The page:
double red triangle arrows Continue reading “A Welcome Ruling for the New Law Firms of Refugees from Bankrupt Firms”

Today at 5 p.m. is the deadline for former partners of the bankrupt Dewey & LeBoeuf law firm to sign up for the “Partner Contribution Plan.” Under the terms of the Plan, which in its latest iteration seeks $90.4 million in “clawbacks” from ex-partners, participating partners would contribute specified amounts to the Dewey bankruptcy estate in exchange for releases from future liability (to the Dewey estate, to other participating partners, and to Dewey lenders, thanks to recent revisions to the PCP).

When talk of the Plan first surfaced, I opined that “[s]uch a deal sounds reasonable in principle.” I later observed that even if the PCP might not be perfect, “[i]f you’re a productive partner, happily ensconced at a new and stable firm, and just want to forget the D&L debacle and return to serving your clients, this deal may Dewey the trick.”

But now, after numerous revisions to the Plan, seemingly endless extensions of the deadline to join, and a still-insufficient amount of participation, I’m beginning to think that maybe it just won’t fly — and Dewey should just be allowed to die, i.e., slip into a straight-up liquidation. Perhaps Dewey’s bankruptcy advisers should stop trying to flog a product that nobody seems interested in buying.

UPDATE (4:35 PM): It looks like the Dewey estate’s perseverance has paid off. The $50 million participation threshold has been reached.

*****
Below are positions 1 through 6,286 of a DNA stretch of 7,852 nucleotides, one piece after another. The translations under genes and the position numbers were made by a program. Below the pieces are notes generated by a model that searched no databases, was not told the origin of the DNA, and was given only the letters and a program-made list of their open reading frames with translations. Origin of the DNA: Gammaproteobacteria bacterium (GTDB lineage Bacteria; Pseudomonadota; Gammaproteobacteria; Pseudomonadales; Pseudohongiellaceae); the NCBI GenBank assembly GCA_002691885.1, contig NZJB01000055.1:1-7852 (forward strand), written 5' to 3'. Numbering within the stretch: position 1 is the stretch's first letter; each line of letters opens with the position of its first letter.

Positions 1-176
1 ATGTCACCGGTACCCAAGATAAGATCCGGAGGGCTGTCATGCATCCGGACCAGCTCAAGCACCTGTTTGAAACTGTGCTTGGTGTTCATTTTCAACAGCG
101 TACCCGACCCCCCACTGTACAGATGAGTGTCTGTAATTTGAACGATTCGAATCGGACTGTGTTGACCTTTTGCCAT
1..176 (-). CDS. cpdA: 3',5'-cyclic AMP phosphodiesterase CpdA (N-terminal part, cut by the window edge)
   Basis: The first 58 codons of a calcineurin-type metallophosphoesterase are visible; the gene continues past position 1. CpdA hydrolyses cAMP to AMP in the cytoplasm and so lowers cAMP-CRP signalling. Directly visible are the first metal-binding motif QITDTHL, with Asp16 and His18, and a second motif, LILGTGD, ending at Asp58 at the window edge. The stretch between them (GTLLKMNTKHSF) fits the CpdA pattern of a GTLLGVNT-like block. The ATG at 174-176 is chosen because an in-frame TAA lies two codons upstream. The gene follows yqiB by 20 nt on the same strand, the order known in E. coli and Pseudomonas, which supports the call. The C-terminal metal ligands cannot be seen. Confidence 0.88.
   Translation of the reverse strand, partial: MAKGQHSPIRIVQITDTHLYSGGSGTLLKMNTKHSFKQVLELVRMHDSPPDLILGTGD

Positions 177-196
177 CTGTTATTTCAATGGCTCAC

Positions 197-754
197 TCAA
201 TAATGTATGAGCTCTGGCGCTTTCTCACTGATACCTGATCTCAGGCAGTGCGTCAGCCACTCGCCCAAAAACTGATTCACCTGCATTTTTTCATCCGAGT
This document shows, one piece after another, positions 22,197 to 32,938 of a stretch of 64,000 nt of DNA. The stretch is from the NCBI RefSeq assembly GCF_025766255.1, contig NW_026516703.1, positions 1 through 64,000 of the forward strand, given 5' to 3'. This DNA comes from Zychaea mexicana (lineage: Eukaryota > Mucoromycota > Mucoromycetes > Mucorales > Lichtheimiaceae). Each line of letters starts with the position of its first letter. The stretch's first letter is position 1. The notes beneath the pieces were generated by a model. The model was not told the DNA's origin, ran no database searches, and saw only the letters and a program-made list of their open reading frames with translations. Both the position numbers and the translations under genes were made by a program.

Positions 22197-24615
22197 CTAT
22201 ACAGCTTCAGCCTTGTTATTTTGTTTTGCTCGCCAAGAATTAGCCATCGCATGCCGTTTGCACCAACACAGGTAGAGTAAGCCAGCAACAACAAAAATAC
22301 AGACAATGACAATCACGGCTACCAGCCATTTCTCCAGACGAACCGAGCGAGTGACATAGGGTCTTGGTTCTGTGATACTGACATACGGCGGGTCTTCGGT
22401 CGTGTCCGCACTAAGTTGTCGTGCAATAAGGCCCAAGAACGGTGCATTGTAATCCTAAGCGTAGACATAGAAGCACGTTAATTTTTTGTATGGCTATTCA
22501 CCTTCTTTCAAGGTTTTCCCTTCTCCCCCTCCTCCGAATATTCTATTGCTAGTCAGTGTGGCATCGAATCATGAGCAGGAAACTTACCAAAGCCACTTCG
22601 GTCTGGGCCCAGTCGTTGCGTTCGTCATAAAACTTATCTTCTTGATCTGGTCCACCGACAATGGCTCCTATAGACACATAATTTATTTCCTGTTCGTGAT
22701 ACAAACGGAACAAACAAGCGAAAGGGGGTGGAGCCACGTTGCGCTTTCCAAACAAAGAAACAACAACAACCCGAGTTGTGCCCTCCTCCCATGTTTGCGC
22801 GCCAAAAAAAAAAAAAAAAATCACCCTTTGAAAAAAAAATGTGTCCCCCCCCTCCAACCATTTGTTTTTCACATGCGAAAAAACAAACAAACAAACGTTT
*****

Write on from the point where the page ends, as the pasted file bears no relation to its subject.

Here’s one good thing about the Partner Contribution Plan: thanks to the PCP, we now have detailed information about how much each of Dewey’s partners received from the firm in 2011 and 2012. And yes, we’re willing to share the data for the top earners with you, in spreadsheet form.

Some people are big believers in the virtues of black-box compensation. But here at Above the Law, we’re all about transparency….

double red triangle arrows Continue reading “Dewey Have Data on How Much Partners Got Paid? Yes — Thanks to the Partner Contribution Plan”

Earlier this week, we wrote about the lavish payments that Dewey & LeBoeuf made to its former executive director, Stephen DiCarmine, and its former chief financial officer, Joel Sanders, in the year leading up to the firm’s bankruptcy filing. Each man received almost $3 million in salary, bonuses, and expense reimbursement. (There’s additional detail and number crunching over at The Lawyer.)

Today we bring you additional interesting information from — and speculation about — the Dewey bankruptcy filings. For starters, who are the two Dewey partners who received more than $6 million each in the year leading up to the Chapter 11 petition?

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(Plus additional tidbits about Dewey partner compensation.)

Yesterday brought some good news for Biglaw’s favorite debtor in possession, Dewey & LeBoeuf. The firm, currently in Chapter 11 bankruptcy, received an additional two weeks of bankruptcy funding.